Keeping pests away — naturally
Jeremy Mayberg is committed to keeping his garden free of chemical insecticides and pesticides, to support the birds, butterflies and bees that dart among his native plants.
He keeps on top of pesky insects with a kitchen remedy: combining liquid dishwashing soap and water in a spray bottle and dousing the aphids he finds.
"They turn black and die," he said. "Aphids especially like height; the compass plant is full of them."
To keep rabbits away, he relies on a natural elixir that sounds more suited to killing vampires than deterring bunnies. He sprinkles a mixture of dried blood meal and garlic that he found at his neighborhood hardware store.
"Last year a lot of my hostas were eaten down to the nub. This year they're thriving, so it's working," he said.
Although Mayberg's wife, Amy-Ann, is charmed by the chipmunks that make their home in the garden, Mayberg is not a fan.
"They're destructive. They could undermine the patio," he said. "I yell at them a lot. We coexist."
Mayberg thrills to the sight of buds, knowing each will give way to a pop of color. He savors watching the palette shift with each warm-weather month.
"I say I paint with plants," he said.
In May, the showy pasqueflower, waxy-white with a large yellow button center ("my Georgia O'Keefe flower"), is the first to open, but shades of pink then dominate the yard for the month, with the magenta of the chalice-shaped poppy mallow blooming alongside the vivid near-crimson of the penstemon beardtongue.
In June, the garden gives way to varieties of green.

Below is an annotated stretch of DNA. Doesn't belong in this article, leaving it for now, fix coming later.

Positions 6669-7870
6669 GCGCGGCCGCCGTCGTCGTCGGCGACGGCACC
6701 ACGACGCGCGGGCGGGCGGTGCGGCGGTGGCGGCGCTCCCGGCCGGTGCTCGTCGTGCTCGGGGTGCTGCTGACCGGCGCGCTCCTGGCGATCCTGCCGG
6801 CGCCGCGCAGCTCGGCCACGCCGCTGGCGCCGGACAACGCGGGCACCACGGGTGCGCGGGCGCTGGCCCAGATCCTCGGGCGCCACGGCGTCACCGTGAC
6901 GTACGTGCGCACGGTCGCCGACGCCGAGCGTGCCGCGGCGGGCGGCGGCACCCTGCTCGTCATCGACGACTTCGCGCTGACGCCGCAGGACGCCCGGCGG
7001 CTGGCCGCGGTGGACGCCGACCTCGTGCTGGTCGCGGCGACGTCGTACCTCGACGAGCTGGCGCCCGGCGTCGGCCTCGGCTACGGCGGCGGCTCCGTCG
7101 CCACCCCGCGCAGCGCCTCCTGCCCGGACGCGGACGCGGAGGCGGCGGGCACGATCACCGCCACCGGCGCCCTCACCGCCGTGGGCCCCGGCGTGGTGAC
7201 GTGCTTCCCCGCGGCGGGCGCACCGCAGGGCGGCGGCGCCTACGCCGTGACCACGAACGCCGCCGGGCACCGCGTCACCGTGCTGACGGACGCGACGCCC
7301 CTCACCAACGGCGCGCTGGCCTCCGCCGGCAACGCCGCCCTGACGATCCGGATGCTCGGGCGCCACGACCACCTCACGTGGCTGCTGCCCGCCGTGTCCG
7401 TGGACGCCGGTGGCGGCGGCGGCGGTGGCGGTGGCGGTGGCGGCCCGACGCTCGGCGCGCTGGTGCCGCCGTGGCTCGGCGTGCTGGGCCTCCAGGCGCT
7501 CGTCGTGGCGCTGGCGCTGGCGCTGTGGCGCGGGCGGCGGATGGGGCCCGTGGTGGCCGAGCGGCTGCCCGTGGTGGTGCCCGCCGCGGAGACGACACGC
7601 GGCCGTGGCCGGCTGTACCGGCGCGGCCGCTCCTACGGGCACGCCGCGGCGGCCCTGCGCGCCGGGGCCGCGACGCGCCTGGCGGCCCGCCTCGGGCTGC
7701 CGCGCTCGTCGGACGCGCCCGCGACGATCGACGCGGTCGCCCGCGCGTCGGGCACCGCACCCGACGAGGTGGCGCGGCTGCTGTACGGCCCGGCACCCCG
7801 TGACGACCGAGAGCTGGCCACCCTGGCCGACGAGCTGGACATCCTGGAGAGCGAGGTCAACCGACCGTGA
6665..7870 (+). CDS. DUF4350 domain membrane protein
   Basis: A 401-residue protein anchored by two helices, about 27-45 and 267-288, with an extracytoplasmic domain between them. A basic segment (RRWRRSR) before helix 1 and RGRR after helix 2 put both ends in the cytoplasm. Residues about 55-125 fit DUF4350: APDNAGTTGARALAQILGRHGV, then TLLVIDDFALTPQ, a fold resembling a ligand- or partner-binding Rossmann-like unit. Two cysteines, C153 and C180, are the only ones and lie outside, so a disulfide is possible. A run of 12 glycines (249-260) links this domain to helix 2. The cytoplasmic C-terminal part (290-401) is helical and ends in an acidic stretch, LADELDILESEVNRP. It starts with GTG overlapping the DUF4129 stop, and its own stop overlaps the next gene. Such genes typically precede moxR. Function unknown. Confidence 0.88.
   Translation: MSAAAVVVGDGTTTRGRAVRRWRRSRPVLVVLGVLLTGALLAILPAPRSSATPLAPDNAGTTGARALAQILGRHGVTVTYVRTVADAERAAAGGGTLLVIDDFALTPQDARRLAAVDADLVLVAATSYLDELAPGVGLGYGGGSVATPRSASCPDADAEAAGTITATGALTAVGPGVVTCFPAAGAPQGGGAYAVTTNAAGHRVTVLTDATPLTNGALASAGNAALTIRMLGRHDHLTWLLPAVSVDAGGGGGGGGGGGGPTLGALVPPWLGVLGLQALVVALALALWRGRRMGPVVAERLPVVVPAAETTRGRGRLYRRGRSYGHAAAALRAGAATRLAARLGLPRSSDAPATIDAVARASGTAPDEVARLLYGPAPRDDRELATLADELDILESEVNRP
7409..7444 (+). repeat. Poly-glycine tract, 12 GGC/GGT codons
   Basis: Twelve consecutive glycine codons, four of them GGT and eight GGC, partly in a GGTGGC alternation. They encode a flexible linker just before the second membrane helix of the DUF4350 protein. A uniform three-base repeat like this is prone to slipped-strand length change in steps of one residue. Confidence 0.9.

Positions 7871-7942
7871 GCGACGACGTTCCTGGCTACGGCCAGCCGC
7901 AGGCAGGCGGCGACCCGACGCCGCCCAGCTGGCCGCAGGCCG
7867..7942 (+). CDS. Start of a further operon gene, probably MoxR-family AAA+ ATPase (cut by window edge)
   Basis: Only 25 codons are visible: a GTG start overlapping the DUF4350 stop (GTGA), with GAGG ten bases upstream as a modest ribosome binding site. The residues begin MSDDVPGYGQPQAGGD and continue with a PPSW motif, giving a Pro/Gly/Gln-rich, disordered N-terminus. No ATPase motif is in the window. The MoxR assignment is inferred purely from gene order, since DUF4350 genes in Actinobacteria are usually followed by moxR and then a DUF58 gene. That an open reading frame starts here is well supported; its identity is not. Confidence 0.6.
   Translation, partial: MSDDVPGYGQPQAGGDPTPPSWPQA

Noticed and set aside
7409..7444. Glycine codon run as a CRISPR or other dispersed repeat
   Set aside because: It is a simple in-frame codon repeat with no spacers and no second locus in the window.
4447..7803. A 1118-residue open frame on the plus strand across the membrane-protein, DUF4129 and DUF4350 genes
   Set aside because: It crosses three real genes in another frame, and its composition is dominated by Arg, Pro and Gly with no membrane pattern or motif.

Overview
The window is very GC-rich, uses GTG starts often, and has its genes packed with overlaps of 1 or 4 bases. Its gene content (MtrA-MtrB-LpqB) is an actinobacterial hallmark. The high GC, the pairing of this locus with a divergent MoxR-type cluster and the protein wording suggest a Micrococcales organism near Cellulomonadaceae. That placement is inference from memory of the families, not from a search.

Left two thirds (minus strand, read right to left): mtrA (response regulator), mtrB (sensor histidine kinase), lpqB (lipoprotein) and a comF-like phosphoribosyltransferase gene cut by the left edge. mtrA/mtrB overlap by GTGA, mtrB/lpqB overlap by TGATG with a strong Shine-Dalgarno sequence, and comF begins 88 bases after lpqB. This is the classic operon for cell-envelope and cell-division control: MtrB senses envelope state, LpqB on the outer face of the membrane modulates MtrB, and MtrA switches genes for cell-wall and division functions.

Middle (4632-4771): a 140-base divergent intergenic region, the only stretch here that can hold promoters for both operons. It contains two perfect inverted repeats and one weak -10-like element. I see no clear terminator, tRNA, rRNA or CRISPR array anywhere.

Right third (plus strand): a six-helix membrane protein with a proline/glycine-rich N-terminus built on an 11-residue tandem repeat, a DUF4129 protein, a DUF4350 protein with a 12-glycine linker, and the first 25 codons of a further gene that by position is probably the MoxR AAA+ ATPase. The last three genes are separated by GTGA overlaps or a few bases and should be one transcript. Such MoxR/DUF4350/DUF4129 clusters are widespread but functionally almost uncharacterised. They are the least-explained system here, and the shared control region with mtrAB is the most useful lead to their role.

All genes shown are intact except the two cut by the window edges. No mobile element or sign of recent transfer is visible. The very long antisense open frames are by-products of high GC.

"Green gets overlooked," Mayberg said.
Orange hues are prominent in July, with bright butterfly weed and coneflowers, and yellows and purples take over in August, from the lemon-colored cup flower to the delicate lavender of the nodding onion.
"When the purple New England aster opens, it's bittersweet. ... When I see it, I know summer is over."
Mayberg's prairie plants don't flatten in a stiff breeze. Instead, they nod.
The native flowers stand tall because many of them are staked and hooped; Mayberg has a knack for camouflaging the stabilizing structures that keep his plants perky.
"When the wind blew on the prairie, it knocked the plants over. Maybe no one saw them out in the wild, but we see them here and I want them to look good," he said.
To that end, he's continually busy with pruners and scissors, roaming the garden for hours all summer to trim and tame his handiwork and keep its unruliness at bay.
Over the centuries, native plants evolved in the wild without much human touch. Today, anyone wanting to incorporate the sturdy plants into their garden will have to transplant them.
Mayberg advises keeping a spade handy when moving or replanting prairie grasses and flowers.
"They have very deep roots; their survival depended on the ability to suck moisture," he said. "They need to be watered in the first year, but once they are established, nature takes its course. The coneflower has taproot that goes 6 feet down."
The dividend of the long roots is that they relieve native gardeners of watering chores.
"I like plants that thrive on neglect, and nothing thrives on neglect like prairie plants. I water my garden once all summer."
The garden's future
Just as Jeremy and Amy-Ann Mayberg inherited their garden, they know that someday it will pass to another homeowner.
"A garden like this could be a miracle to someone who loves it like we do," he said. "To someone else, it could be viewed like some people see a swimming pool — a nuisance to get rid of."
His garden could survive and thrive without the level of daily attention that he lavishes on it, he noted.
"You could spend maybe three weekends at the beginning of the season; it needs a big spring cleanup," he said. "Then one work weekend in the fall. You could basically neglect it beyond that. The dominant plants would take over — there would be a lot more black-eyed Susans."
At 70, Mayberg has no plans to leave his home and credits his garden with keeping him fit and focused.
"I'm doing what I always wanted to do, to be outside in nature. I believe I will live longer because I do this," Mayberg said. "It's a regenerative environment."
"He has a youthful mind-set, and the garden gets him excited in the way that children get excited," his wife added. "He is completely immersed, covered in sweat and dirt, like a little boy who doesn't want to come in when it gets dark."